Great expectations

And then there were ....0.

The wonderful tour ended and we all had to isolate ourselves, preferably back home, as soon as possible. Before that we experienced rainy Dunedin, shiningly glorious Oamaru and our last destination memorable Christchurch. The journey was absolutely fantastic in many ways. Bear with me, there will be photos once I get some time to load them

Now comes the interesting part where everything can go wrong. I had to rebook my flight once again, as things were looking worse. Finally got a booking for 25th March, Auckland-Sydney-Doha-Helsinki. First I had to move myself to Auckland from Christchurch, which I finally managed to do with the help of our tour manager Gina. The seats were just sold out in front of our eyes, prices went up and my credit card started to show signs of fatigue.

Off I went with a start at 5.00 in the morning to the airport. When finally in the plane, I understood why the seats were so rapidly gone - every other seat was empty. It was all about safety distance, something we Finns understand so well. The whole situation in the airport and in the city of Auckland is like The Finnish Nightmares ( The resemblance is overwhelmingly accurate. Although Finns have lately learnt the how to hug and perhaps that's the reason why we haven't been able to keep all the viruses away. I so do hope that we could keep the same yearn for distances while driving in the highways, but I guess that is wishfull thinking. 

Auckland was today rainy, which I guess for many people is a blessing. Some parts of the countryside was screaming for rain. Auckland is a very hilly city with steepy landscape and lovely houses. Great for exercise, but not so good with a heavy suitcase, I soon came to understand. So I had my lunch at one of the benches when the wind took my almost empty bento and threw a small piece of wasabi on the ground. Within seconds there were sparrows and pigeons around it. You can guess who won. Well, the pigeon who never ever will pick up anything resembling a wasabi piece again. Sorry, this is just a reminder that one should think before one acts.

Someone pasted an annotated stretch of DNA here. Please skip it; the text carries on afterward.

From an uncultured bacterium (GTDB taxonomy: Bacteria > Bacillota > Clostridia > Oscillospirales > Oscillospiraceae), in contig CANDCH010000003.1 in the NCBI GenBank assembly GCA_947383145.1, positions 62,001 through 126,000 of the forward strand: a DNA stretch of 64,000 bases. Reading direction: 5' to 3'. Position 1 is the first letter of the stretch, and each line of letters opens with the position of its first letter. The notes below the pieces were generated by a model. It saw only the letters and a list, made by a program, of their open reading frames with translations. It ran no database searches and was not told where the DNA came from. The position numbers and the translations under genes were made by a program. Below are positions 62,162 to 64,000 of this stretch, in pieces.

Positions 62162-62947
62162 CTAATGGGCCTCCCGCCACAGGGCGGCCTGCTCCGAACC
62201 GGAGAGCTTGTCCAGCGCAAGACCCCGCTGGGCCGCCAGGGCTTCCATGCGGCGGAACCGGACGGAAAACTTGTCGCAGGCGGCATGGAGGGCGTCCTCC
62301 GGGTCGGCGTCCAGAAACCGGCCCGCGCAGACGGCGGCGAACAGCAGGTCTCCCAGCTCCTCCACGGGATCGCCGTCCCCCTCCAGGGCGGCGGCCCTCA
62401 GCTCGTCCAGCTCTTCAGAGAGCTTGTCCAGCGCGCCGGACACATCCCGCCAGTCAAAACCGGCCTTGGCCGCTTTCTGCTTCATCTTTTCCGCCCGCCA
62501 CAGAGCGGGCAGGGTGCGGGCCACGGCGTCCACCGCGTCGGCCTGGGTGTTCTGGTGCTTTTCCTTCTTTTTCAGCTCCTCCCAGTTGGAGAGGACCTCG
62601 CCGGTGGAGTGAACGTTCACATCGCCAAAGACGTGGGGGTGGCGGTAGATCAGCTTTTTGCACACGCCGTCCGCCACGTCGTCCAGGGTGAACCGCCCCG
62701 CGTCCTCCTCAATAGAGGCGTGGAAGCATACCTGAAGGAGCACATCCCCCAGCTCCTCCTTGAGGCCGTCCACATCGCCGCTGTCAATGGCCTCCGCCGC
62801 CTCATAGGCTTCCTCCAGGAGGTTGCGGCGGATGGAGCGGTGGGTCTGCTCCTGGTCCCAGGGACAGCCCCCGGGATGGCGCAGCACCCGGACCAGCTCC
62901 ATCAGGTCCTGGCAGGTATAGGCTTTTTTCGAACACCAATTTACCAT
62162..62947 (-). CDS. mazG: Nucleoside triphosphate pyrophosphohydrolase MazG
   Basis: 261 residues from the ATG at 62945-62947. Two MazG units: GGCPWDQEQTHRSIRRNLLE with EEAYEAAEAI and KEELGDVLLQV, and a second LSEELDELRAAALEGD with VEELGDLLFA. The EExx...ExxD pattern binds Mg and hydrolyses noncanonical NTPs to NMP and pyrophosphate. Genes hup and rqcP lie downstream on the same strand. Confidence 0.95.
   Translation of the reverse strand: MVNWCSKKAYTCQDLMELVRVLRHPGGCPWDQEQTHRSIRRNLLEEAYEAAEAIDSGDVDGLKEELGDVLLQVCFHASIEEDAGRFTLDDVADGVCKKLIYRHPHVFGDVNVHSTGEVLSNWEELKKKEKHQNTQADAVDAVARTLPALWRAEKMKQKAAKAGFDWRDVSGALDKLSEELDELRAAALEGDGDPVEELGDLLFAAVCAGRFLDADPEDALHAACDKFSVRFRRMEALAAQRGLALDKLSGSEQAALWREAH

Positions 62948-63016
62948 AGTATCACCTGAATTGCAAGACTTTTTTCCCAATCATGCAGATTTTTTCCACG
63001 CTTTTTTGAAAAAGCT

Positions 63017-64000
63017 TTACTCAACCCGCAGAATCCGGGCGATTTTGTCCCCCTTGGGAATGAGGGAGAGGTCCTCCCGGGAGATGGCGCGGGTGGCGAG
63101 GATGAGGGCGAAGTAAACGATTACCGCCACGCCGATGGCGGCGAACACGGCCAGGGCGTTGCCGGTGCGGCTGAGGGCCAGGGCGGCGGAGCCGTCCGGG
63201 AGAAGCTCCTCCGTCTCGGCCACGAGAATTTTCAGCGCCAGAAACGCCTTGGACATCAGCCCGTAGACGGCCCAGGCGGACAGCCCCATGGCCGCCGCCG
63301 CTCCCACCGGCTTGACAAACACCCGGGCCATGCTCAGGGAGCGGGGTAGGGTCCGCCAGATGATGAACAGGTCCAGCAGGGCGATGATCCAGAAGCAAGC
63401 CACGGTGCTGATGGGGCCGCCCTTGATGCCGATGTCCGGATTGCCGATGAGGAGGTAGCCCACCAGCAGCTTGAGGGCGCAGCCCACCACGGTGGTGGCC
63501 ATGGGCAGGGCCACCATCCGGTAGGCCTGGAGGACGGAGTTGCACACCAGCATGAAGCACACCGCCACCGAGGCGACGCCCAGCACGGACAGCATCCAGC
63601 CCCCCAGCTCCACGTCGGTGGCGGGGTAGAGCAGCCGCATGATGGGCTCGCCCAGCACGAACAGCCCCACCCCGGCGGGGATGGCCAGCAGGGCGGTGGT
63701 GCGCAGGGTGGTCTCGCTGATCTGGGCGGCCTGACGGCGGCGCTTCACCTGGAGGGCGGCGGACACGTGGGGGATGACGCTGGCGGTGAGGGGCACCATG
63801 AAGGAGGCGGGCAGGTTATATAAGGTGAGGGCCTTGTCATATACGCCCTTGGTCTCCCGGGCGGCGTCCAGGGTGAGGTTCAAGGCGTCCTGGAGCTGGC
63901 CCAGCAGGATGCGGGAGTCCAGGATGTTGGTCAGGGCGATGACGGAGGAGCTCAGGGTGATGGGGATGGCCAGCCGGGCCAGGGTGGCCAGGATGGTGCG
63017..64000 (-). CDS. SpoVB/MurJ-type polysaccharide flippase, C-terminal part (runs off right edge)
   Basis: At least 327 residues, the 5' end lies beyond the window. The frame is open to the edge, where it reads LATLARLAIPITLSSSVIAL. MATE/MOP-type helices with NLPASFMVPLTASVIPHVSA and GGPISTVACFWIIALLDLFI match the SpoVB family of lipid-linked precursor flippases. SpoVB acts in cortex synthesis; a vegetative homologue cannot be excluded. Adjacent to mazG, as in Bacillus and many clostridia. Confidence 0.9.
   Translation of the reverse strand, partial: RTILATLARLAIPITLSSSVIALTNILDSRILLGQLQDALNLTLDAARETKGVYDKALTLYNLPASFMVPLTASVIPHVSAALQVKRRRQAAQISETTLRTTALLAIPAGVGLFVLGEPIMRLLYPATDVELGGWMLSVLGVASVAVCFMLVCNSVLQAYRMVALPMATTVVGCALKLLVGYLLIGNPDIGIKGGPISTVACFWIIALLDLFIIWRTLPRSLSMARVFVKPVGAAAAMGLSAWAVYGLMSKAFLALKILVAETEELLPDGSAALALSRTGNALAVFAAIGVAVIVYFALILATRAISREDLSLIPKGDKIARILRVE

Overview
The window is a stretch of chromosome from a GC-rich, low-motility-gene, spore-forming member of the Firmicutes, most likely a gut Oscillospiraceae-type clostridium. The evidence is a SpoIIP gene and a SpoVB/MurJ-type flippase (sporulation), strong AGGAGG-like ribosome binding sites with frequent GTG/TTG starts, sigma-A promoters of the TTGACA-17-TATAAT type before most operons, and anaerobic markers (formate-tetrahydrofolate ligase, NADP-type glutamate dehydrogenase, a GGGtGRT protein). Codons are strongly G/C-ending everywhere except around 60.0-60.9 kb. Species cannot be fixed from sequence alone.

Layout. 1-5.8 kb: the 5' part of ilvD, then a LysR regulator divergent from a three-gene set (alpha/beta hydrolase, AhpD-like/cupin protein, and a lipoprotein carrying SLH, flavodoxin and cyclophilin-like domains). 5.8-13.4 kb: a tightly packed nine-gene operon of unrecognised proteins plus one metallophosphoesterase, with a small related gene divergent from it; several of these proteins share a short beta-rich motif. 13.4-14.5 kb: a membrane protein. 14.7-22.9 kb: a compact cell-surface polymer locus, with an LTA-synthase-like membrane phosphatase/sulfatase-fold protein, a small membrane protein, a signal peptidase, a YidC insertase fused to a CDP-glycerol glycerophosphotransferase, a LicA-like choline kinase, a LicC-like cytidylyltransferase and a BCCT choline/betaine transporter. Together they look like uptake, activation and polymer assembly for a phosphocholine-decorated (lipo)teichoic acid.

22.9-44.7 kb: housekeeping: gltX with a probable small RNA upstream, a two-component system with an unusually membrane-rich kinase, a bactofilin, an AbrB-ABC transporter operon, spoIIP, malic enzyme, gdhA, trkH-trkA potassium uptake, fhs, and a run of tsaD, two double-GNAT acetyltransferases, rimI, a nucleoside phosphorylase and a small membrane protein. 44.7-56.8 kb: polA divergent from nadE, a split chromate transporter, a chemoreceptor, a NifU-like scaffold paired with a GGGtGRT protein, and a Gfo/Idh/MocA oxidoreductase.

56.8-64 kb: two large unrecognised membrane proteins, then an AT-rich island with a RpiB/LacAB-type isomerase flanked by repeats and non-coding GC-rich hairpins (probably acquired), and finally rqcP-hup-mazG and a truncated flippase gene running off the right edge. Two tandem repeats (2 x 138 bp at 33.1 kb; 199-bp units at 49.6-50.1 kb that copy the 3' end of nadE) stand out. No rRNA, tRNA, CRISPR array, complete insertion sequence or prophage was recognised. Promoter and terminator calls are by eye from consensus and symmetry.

Which reminds me of what the hell am I doing if the flights are cancelled? One Finnish resident who I contacted here said that I could always go to the farms and do some kiwi-picking, since all the pickers who usually come from abroad, are not able to do it this year. Trying to picture myself in a picture picking kiwis was hard. And now I mean the fruits, not the other kiwis. The feelings I am going through right now are mildly put almost more loke the heavy rain and wind out there in the city now. I am so lucky to have friends who want to help, thank you for all the support! You are so valuable for me at the moment!

I am not looking for special sympathy. Some say you should have seen this coming. Well, honestly how many of us really saw this coming with this magnitude and speed? In New Zealand the media and television has reacted fast. There are commercials for videogames, food ordered to your home and educational clips from the government. All to help people in these extraordinary times. My reasons to travel were simple and naive: I didn't want to loose a substantial amount of money and besides this was my dream from so many years way back. I actually started to talk about this trip in 2013 seriously. That's why it was hard to accept that anything like would happen. We've had these viruses before, but never so aggressive and violent in movements and attacking Europe and the world as this.

As Bill Maher puts it: "What if this virus - and others to come - is somehow connected to how much we've ratfucked the environment? When we upset one thing in nature, it tends to have repercussions down the line. One long fire season then became the new normal. Is anything worth..."

And here we are, facing the fact that we will have to learn new ways to live, with our friends, helping each other. Just imagine the social distance hitting so hard in many businesses, like restaurants and cafés. Do we need fancy clothes anymore, or is there any use in putting a make up in the morning? What will happen to all those markets? There are so many who will be affected of this. They all need our help. Please, remember this.

There is a finnish saying "Kokki sopassa" -sometimes even one cook can spoil the broth! The saying in finnish means slighly different but I do hope that we all think about this. And keep distance.